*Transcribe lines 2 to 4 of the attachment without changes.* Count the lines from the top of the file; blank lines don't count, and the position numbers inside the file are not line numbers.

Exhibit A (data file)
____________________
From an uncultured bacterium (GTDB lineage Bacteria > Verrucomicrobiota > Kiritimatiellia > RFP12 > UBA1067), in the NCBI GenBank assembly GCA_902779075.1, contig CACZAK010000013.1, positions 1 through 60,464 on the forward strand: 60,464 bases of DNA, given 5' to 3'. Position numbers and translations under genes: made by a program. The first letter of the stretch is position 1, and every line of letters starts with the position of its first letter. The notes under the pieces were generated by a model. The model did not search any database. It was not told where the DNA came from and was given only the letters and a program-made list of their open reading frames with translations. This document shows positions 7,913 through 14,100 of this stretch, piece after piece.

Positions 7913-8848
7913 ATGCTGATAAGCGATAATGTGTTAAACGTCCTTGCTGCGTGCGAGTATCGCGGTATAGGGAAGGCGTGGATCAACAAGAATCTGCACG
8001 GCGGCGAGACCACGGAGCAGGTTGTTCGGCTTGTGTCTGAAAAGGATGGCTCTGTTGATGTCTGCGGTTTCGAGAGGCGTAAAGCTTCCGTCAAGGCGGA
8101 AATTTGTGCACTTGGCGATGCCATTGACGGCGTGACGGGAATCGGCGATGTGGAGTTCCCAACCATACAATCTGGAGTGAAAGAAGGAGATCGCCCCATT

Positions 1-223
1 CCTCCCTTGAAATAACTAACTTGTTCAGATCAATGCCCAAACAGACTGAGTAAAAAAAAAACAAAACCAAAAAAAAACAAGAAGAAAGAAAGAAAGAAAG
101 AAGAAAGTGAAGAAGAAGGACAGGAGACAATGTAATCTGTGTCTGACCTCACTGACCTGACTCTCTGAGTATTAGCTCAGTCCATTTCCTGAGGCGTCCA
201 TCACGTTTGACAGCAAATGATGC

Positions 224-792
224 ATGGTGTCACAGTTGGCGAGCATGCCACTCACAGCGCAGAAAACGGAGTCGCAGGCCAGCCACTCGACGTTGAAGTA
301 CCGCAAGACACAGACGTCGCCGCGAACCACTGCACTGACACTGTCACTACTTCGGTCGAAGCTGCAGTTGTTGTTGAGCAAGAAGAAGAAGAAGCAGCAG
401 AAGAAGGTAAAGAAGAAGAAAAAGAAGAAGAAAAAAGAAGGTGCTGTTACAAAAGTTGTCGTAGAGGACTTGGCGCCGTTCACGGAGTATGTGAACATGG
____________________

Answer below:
Positions 7913-8848
7913 ATGCTGATAAGCGATAATGTGTTAAACGTCCTTGCTGCGTGCGAGTATCGCGGTATAGGGAAGGCGTGGATCAACAAGAATCTGCACG
8001 GCGGCGAGACCACGGAGCAGGTTGTTCGGCTTGTGTCTGAAAAGGATGGCTCTGTTGATGTCTGCGGTTTCGAGAGGCGTAAAGCTTCCGTCAAGGCGGA